Saturday, October 22, 2011
Secret Influences 8: Dali Denied
Like many a young male student I went through a Salvador Dali phase around 1988-89. The presence of his art on dorm walls appears not to have abated over the last two decades--one look around the Imaginus poster sales on Canadian campuses will reveal scores of Dali prints on display, many of which sell out.
As an undergrad I was under the sway of Dali with reproductions of "The Persistence of Memory," "Metamorphosis of Narcissus," "Swans Reflecting Elephants" and several others on my residence walls. Even though I was a perpetually broke student I managed to save up enough coin to purchase the two-volume Taschen hardcover edition of Dali's complete paintings: at the time, and for many years after, it was the most expensive book I owned.
But as deep as the obsession was, it was also fleeting. I think it was particularly the effect of reading through the collected painting that Dali lost his lustre: his work soon became repetitive, his tricks obvious, and his psychoanalytic symbolism immature. His posters soon came off the walls, and I eventually sold the Taschen collection to help with the rent during one sadly destitute month.
And this rejection occurred even before I knew about Dali's politics and repugnant personality.
One of the hardest things about teaching my course on Surrealism at York is trying to convince students that Dali is relatively unimportant to how Surrealism, as envisioned by Andre Breton, arose and evolved. In fact Dali became the public face of Surrealism only in a Hollywood or Disney sense; to the literary Surrealists he was a sell-out, a clown, an avaricious opportunist. Breton memorably dubbed him Avida Dollars, an anagram of Dali's name which deservedly caught on and stuck with Dali until his death.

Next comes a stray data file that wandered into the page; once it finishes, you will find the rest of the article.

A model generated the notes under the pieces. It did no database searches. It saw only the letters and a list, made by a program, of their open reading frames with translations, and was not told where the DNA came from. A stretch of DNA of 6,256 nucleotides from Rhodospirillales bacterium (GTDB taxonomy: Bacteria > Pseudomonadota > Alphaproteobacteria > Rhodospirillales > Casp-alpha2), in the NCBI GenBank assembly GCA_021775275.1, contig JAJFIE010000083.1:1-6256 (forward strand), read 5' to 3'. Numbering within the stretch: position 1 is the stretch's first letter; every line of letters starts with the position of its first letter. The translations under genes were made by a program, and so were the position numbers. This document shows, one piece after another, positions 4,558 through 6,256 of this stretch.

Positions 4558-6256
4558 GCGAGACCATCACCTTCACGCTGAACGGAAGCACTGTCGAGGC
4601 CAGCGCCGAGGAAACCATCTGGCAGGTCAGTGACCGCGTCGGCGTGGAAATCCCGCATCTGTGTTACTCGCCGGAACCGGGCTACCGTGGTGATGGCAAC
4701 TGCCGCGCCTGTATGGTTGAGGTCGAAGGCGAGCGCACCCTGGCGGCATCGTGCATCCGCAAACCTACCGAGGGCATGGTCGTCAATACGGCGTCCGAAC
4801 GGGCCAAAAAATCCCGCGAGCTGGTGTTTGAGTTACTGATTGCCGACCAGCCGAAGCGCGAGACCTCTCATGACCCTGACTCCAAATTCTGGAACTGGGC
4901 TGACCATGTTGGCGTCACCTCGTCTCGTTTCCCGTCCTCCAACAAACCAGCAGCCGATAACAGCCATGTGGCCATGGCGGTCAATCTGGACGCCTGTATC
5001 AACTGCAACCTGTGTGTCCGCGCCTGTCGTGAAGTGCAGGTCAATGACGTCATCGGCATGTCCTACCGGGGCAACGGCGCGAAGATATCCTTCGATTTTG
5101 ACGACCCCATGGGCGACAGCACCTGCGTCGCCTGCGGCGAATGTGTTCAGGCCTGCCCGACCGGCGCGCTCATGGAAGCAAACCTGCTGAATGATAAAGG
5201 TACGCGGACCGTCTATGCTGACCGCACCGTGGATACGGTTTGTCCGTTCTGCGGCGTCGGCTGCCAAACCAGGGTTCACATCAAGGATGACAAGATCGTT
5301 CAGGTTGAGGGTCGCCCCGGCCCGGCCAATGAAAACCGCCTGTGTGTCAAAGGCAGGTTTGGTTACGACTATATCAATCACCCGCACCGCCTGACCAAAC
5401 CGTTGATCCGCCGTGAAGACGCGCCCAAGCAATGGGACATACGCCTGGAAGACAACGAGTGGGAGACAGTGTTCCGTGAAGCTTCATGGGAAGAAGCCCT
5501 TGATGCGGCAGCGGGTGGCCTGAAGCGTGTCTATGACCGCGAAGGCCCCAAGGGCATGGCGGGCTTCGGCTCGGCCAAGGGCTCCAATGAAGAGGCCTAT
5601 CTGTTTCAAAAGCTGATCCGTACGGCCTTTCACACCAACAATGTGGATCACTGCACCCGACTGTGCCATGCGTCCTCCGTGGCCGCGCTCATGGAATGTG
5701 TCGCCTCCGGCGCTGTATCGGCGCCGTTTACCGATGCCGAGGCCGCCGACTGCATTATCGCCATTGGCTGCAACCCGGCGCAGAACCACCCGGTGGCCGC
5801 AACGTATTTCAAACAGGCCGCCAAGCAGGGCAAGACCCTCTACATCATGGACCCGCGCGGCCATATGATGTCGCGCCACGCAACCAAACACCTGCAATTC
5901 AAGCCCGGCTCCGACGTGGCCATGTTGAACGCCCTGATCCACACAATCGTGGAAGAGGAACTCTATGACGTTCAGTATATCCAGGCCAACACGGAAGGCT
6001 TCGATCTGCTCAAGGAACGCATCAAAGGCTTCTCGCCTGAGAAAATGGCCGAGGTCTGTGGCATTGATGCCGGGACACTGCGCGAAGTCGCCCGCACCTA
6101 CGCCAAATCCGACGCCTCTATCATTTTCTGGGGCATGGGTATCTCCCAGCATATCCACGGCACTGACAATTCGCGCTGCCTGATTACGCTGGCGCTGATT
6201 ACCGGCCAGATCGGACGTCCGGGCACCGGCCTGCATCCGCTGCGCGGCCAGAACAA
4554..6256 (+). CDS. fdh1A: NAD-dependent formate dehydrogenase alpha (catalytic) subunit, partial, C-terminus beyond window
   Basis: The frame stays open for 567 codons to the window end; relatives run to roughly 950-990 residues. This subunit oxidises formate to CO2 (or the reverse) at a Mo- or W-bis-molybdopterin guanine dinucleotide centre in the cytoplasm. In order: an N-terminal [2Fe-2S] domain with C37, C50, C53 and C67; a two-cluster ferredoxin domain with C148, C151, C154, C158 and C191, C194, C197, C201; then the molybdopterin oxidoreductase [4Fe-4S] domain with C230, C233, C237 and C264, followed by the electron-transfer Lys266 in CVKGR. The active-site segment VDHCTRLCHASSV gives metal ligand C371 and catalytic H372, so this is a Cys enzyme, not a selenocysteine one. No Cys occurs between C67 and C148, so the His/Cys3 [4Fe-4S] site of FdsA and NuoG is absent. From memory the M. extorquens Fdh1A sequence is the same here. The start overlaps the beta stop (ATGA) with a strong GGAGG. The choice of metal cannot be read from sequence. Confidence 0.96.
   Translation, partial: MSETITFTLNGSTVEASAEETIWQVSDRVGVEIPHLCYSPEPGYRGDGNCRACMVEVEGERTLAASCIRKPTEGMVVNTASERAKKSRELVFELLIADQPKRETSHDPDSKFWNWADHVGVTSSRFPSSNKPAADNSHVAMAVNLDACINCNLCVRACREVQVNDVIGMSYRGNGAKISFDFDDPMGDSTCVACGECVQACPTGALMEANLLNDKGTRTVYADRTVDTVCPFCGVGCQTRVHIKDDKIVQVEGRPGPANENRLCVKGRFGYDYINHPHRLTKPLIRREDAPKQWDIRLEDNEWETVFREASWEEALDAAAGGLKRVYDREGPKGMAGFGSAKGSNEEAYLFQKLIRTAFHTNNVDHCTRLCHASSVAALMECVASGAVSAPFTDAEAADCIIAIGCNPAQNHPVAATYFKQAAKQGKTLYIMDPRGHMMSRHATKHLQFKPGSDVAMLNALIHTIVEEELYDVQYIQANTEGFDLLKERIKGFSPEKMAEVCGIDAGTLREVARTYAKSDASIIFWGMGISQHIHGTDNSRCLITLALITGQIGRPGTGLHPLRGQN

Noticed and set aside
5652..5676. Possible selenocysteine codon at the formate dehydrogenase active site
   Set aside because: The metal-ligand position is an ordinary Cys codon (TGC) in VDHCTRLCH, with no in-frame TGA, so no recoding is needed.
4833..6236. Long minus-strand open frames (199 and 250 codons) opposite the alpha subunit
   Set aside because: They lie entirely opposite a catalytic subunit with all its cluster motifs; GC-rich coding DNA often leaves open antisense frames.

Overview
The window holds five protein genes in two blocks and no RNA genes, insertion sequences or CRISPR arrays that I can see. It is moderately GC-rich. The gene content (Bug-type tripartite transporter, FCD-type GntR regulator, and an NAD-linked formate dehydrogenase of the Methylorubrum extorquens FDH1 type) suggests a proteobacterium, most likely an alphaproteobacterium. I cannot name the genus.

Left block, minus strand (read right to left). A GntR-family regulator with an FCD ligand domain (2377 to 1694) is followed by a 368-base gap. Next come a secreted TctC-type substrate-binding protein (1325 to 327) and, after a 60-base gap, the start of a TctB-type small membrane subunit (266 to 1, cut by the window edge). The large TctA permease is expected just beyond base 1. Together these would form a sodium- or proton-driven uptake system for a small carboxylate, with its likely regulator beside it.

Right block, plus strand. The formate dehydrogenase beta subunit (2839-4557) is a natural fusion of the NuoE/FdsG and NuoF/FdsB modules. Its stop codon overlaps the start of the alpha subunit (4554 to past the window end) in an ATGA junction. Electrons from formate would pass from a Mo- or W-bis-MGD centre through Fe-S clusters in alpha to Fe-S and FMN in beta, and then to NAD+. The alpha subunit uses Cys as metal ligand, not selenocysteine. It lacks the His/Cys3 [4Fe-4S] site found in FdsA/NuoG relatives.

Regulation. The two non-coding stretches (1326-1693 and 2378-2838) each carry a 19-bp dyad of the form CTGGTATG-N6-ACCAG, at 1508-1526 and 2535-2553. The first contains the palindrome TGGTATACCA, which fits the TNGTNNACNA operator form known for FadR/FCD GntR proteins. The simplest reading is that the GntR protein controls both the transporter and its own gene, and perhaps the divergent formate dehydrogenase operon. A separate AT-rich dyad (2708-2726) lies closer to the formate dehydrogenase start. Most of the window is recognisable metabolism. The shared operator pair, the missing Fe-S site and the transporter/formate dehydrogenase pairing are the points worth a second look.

But this wasn't just professional jealousy--even stronger than the Surrealists' distaste for Dali's greed was their rejection of his clearly fascist politics. And it was not just Franco whom Dali courted, but dictators and despots of all types as this opinion piece by Vicente Navarro from a few years ago makes shocking clear.
I do get some leverage at my dismantling of Dali after showing Un Chien Andalou, and informing the class about Dali's cowardly snitching during the U.S. anti-Communist period, an action which resulted in years of hardship and exile for Luis Bunuel. Strangely, most students find this the most telling evidence of Dali's idiocy, rather than his fascism, which I suppose they might justify by Dali's desire for "stability" in his homeland (but what about Picasso and Miro, I say, they were never fascists....)
So while many of Dali's images may be indelibly inscribed somewhere in my subconscious, these days the only lasting influence from Dali on me would be his "paranoiac-critical method," a system of composition where one would get into a certain mental state and contemplate an object until phantom images and associations would arise which were related to the object but not in a direct or rational way. This appears in countless Dali paintings from eggs turning to sunsets to a bust of Voltaire disappearing into a slave market. As even Breton admitted, this method works well, even for poetic composition, and I've used it in the past to generate some pieces such as "Hydra" where a mediation on the mythical monster transformed into an exploration of an industrial assembly job I once worked at, and it also appears in some of my recent translation projects such as "Stanzas" and "Etc Phrases."